Could it be said that “the Sandy Creek/Charleston tension brings out the best in everybody?”
Perhaps that could be said, if ever there were any theological tension between those two groups. A narrative has arisen to say that the Sandy Creek stream of Baptists believed in the moral ability of unregenerate men to respond to the gospel, conditional election, and that they denied God’s effectual grace for the salvation of His chosen people.
The Principles of Faith of the Sandy Creek Association, however, say otherwise:
III. That Adam fell from his original state of purity, and that his sin is imputed to his posterity; that human nature is corrupt, and that man, of his own free will and ability, is impotent to regain the state in which he was primarily placed.
IV. We believe in election from eternity, effectual calling by the Holy Spirit of God, and justification in his sight only by the imputation of Christ’s righteousness. And we believe that they who are thus elected, effectually called, and justified, will persevere through grace to the end, that none of them be lost.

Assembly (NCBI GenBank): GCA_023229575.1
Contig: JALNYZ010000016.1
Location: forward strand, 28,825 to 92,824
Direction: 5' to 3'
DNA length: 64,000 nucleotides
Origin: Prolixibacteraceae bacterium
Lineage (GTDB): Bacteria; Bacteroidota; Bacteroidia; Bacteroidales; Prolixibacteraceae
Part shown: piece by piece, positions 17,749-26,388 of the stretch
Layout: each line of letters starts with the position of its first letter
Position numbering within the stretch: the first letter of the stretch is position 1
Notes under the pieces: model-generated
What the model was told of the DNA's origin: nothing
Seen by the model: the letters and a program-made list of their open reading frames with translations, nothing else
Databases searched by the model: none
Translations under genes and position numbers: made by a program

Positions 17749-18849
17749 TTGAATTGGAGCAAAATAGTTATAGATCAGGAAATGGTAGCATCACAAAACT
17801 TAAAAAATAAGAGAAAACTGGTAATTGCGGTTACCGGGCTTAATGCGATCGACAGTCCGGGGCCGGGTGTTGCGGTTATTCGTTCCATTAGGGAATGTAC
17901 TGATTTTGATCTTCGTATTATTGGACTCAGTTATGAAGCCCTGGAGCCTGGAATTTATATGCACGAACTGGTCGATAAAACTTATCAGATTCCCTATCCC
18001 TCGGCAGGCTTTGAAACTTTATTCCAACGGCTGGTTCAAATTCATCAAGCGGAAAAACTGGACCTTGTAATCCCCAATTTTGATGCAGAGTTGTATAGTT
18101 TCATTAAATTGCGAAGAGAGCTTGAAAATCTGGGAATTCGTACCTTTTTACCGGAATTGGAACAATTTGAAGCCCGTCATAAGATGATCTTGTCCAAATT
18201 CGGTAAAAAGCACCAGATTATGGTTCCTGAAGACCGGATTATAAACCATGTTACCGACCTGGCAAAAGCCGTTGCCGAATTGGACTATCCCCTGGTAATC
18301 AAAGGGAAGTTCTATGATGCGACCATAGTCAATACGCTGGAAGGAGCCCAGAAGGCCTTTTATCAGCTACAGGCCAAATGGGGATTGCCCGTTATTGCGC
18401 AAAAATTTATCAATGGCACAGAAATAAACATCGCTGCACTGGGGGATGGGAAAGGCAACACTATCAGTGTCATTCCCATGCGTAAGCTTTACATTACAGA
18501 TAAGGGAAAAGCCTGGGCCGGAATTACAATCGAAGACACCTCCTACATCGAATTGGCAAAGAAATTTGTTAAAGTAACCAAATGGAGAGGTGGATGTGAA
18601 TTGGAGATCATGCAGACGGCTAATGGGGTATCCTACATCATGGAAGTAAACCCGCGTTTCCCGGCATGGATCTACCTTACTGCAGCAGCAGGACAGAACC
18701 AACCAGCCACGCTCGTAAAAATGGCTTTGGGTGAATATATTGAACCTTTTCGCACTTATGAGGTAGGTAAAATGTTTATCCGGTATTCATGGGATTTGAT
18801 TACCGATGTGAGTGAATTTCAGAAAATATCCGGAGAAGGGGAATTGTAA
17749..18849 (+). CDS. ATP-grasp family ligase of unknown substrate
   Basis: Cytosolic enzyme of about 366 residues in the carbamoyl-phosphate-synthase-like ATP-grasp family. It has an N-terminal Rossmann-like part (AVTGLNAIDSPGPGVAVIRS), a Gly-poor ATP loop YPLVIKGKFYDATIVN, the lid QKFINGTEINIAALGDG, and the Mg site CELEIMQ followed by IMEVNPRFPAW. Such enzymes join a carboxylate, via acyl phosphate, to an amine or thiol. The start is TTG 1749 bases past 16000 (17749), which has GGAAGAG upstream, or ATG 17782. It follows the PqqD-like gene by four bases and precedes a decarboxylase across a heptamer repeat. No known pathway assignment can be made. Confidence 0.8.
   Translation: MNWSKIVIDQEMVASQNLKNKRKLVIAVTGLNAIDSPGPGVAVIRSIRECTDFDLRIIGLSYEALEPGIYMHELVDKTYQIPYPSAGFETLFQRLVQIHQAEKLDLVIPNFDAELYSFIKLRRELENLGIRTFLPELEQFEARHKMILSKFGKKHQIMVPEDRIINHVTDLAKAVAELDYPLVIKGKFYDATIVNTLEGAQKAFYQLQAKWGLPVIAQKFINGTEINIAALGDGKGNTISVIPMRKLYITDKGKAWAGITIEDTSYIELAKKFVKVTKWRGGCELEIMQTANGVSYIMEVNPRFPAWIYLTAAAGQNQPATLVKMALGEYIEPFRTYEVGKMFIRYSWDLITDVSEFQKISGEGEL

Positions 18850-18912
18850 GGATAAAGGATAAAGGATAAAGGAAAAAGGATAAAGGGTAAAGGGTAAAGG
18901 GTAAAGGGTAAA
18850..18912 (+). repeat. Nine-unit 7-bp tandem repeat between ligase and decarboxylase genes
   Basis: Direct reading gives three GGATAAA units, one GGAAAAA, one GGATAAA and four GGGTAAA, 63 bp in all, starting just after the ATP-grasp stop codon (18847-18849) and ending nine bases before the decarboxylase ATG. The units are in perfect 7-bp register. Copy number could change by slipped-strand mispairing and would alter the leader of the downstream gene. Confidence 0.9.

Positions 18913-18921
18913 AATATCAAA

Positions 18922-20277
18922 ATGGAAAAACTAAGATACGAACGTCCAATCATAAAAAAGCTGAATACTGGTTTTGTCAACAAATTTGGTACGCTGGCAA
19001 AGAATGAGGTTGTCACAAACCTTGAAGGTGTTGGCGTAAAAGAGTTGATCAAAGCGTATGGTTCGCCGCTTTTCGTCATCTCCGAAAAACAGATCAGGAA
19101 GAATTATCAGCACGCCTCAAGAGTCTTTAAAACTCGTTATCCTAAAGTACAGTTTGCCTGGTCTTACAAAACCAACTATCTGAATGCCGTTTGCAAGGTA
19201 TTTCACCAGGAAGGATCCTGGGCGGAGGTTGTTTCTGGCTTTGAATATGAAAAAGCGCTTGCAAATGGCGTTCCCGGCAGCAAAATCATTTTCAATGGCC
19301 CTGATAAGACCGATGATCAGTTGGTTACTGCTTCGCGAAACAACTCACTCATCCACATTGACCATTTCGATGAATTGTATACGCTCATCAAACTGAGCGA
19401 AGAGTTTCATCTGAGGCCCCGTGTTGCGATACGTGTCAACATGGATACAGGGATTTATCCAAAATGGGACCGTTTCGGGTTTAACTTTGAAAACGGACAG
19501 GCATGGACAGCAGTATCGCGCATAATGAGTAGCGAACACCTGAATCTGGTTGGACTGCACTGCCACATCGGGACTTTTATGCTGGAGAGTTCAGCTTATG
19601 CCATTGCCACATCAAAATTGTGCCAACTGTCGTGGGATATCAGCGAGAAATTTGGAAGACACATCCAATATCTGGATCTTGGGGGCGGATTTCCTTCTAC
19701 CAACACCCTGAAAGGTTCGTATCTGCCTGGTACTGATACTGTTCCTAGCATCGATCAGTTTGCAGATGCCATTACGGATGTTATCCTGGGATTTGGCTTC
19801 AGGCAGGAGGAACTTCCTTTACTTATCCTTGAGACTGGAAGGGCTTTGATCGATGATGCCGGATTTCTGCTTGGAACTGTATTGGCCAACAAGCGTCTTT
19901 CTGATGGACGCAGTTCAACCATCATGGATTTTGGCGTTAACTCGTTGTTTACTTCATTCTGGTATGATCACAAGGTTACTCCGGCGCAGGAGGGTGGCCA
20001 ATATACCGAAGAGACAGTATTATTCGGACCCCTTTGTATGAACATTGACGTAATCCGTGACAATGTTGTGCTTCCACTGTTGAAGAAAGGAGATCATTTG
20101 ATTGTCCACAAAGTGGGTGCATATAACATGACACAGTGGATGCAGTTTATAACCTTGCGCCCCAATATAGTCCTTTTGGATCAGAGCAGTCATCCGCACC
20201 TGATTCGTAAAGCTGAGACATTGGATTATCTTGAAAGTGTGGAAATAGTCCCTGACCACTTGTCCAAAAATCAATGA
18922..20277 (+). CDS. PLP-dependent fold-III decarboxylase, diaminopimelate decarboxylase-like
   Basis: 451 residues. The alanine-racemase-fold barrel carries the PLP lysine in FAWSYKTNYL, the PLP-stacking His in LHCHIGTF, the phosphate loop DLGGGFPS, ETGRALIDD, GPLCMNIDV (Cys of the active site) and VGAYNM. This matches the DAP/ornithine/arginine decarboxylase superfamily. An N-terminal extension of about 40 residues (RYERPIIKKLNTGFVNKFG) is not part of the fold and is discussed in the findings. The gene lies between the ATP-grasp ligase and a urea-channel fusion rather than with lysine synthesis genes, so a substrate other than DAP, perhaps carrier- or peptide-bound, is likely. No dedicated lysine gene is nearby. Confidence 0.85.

These articles of faith are thoroughly Calvinistic, growing out of the old federal theology of our English Baptist forebears. The Calvinistic Baptist John Gano, from the Charleston stream, said that the Separate Baptists of Sandy Creek had “the root of the matter,” meaning that they had a biblical doctrine of conversion and a theology to support it. According to biographer Terry Wolever, Gano “did not see so much of a doctrinal problem with the Separates” and that “he reflected the general sentiment of the Particular Baptists towards the Separates” (The Life and Ministry of John Gano 304).
Dr. Paige Patterson has acknowledged the tendency to overstate the case when distinguishing between the Sandy Creek and Charleston traditions. In his dialogue on election with Dr. Al Mohler at the 2006 Southern Baptist Convention’s Pastors’ Conference, Patterson said, “The Sandy Creek tradition was … less Calvinistic, though, to be perfectly fair about the whole matter, it was certainly a long way from being Arminian, because the Sandy Creek statement of faith has a very Calvinistic strain to it also.”
It seems there never was any soteriological “tension” between these two great traditions of Baptist life.